"The traditional Chinese knot consists of two ropes tied together and interwoven, as water melds with agriculture and agriculture with water. This woven integration of water and agriculture embodies the sustainable vision and principals intended for this campus master plan.
“Tying Together,” creates a campus framework consists of a range of landscape typologies, filtration and restoration zones that are made up of artificial dunes which act as physical barriers to protect the campus against rising sea levels and create room for recreation and ecology. The floating farms and outdoor markets showcase technical developments and are highlights for tourism and residents, embracing the local people. The academic research plots and strips form agricultural links for the ecosystems to blend with campus life. The campus creates links within, and ties together these components of the campus framework. The campus will be a productive environment for future scientists, students and citizens to meet and develop solutions for the pressing issues of today and tomorrow.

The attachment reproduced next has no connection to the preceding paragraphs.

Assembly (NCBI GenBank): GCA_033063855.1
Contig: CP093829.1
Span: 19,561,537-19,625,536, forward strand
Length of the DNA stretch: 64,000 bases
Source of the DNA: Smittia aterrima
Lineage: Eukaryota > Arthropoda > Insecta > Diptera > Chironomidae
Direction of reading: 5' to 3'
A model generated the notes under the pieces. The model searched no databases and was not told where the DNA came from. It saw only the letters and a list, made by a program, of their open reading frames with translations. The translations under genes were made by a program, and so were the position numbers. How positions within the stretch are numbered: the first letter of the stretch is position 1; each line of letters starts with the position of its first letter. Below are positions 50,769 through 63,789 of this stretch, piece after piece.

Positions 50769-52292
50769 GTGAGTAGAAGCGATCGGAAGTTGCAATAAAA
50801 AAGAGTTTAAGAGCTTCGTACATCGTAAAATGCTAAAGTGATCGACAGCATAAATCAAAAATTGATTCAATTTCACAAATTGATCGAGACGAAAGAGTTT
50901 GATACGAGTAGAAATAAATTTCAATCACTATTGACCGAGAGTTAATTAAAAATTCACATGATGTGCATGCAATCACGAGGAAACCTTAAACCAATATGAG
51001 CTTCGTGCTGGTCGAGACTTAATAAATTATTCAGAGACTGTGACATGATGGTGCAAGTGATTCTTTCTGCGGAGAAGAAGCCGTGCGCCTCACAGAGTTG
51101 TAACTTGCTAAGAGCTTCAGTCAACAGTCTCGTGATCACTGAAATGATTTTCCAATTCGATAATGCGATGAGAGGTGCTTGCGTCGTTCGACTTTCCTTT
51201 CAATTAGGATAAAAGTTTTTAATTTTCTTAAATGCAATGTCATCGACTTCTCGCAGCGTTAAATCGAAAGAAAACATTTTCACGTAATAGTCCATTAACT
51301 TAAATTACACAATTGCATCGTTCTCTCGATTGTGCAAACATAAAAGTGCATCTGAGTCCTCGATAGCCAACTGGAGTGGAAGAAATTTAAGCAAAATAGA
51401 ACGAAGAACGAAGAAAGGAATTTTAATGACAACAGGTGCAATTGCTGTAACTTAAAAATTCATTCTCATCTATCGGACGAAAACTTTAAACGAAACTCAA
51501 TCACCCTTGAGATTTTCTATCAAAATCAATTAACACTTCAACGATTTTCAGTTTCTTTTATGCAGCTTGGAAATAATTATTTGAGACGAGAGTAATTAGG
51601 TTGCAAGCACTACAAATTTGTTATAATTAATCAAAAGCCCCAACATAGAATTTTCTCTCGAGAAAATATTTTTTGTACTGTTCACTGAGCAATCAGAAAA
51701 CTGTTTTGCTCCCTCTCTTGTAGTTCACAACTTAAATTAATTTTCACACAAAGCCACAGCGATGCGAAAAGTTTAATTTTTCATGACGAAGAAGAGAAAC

Together, these themes form our development initiatives and we use the idea of the “living class-room” as a mode for experiential and knowledge exchange to build bridges between agriculture and water, knowledge and the community. Within this, working nature into our world can be more rewarding than traditional methods of development. This proposal promotes a sustainable lifestyle and inclusivity by incorporating ideas of a shared economy and accessible landscape."
Prof. Jennifer Birkeland(Cornell)、Prof. Mitch Glass (Cornell)
- Isabella Pereira (USP)
- Krongkan Klabkaeo (UCD)
- Sarah Young (CORNELL)
- Thomas Westhoff (WUR)
- Yubei Tang (HNU)
- Zhang Zhongpin (CAU)